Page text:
Utility of a brief screening tool for medication-related problems

Margie E. Snyder, Karen S. Pater, Caitlin K. Frail, Karen Suchanek Hudmon, Bradley Doebbeling, Randall B. Smith

Research output: Contribution to journalArticle

3 Citations (Scopus)

Abstract

Background: Medication therapy management (MTM) services position pharmacists to prevent, detect, and resolve medication-related problems (MRPs.) However, selecting patients for MTM who are most at risk for MRPs is a challenge. Using self-administered scales that are practical for use in clinical practice are one approach. Objective: The objective of this study was to estimate the psychometric properties of a brief self-administered scale as a screening tool for MRPs. Methods: This was a non-randomized study utilizing questionnaires administered cross-sectionally. In Phase 1, patients (n=394) at community pharmacies and outpatient clinics completed 78 items, provided to the study team by item authors, assessing perceived MRPs. These data were used to select items for further investigation as a brief, self-administered scale, and estimate the reliability and construct validity of the resulting instrument. In Phase 2, a convenience sample of patients (n=200) at community pharmacies completed a nine-item, self-administered scale. After completion, they were engaged in a comprehensive medication review by their pharmacist who was blinded to questionnaire responses. The main outcome measure for estimating the criterion-related validity of the scale was the number of pharmacist-identified medication-related problems (MRPs.) Item statistics were computed as well as bivariate associations between scale scores and other variables with MRPs. A multivariate model was constructed to examine the influence of scale scores on MRPs after controlling for other significant variables. Results: Higher scores on the questionnaire were positively correlated with more pharmacist-identified MRPs (r=0.24; P=0.001) and scores remained as a significant predictor (P=0.031) when controlling for other relevant variables in a multivariate regression model (R2=0.21; P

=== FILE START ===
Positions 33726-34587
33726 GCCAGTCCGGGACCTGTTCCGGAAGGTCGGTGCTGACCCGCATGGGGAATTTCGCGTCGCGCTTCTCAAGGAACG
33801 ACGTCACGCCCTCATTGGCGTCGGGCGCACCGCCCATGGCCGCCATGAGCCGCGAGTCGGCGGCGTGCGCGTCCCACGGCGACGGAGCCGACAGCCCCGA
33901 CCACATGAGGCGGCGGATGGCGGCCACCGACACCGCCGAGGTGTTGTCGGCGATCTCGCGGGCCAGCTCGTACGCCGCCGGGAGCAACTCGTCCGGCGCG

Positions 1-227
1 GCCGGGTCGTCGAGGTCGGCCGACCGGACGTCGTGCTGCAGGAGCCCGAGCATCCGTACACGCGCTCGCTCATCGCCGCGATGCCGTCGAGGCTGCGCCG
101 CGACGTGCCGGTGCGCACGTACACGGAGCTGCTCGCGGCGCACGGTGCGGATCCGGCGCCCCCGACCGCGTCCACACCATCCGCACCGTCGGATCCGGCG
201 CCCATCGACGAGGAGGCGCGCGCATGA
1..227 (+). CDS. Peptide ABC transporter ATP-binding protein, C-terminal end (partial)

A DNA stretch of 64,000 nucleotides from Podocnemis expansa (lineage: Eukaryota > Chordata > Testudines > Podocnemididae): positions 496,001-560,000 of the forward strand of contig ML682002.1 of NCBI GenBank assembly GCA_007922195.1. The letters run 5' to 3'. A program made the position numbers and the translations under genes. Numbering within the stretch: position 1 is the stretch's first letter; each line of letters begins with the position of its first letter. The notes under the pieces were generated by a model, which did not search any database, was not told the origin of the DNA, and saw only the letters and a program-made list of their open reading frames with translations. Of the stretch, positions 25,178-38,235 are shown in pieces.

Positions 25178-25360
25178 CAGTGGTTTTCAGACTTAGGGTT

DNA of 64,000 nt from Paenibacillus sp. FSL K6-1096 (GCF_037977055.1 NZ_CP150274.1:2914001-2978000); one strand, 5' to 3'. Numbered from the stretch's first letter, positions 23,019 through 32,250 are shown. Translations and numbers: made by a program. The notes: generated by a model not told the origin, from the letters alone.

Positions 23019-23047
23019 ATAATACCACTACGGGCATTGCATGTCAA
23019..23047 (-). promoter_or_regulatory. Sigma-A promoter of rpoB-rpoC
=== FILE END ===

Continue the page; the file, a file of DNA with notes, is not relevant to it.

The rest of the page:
Original languageEnglish (US)
Pages (from-to)253-264
Number of pages12
JournalResearch in Social and Administrative Pharmacy
Volume11
Issue number2
DOIs
StatePublished - Mar 1 2015
Externally publishedYes

Fingerprint

Pharmacists
Screening
Medication Therapy Management
Pharmacies
Statistics
Ambulatory Care Facilities
Psychometrics
Reproducibility of Results
Outcome Assessment (Health Care)
Surveys and Questionnaires

Keywords

  • Administration
  • Medication therapy management
  • Outcomes
  • Pharmaceutical care
  • Pharmacy practice

ASJC Scopus subject areas

  • Pharmacy
  • Pharmaceutical Science

Cite this

Utility of a brief screening tool for medication-related problems. / Snyder, Margie E.; Pater, Karen S.; Frail, Caitlin K.; Hudmon, Karen Suchanek; Doebbeling, Bradley; Smith, Randall B.

In: Research in Social and Administrative Pharmacy, Vol. 11, No. 2, 01.03.2015, p. 253-264.

Research output: Contribution to journalArticle

Snyder, Margie E. ; Pater, Karen S. ; Frail, Caitlin K. ; Hudmon, Karen Suchanek ; Doebbeling, Bradley ; Smith, Randall B. / Utility of a brief screening tool for medication-related problems. In: Research in Social and Administrative Pharmacy. 2015 ; Vol. 11, No. 2. pp. 253-264.
@article{1ff648bbd01d4d3582353a084249bfce,
title = "Utility of a brief screening tool for medication-related problems",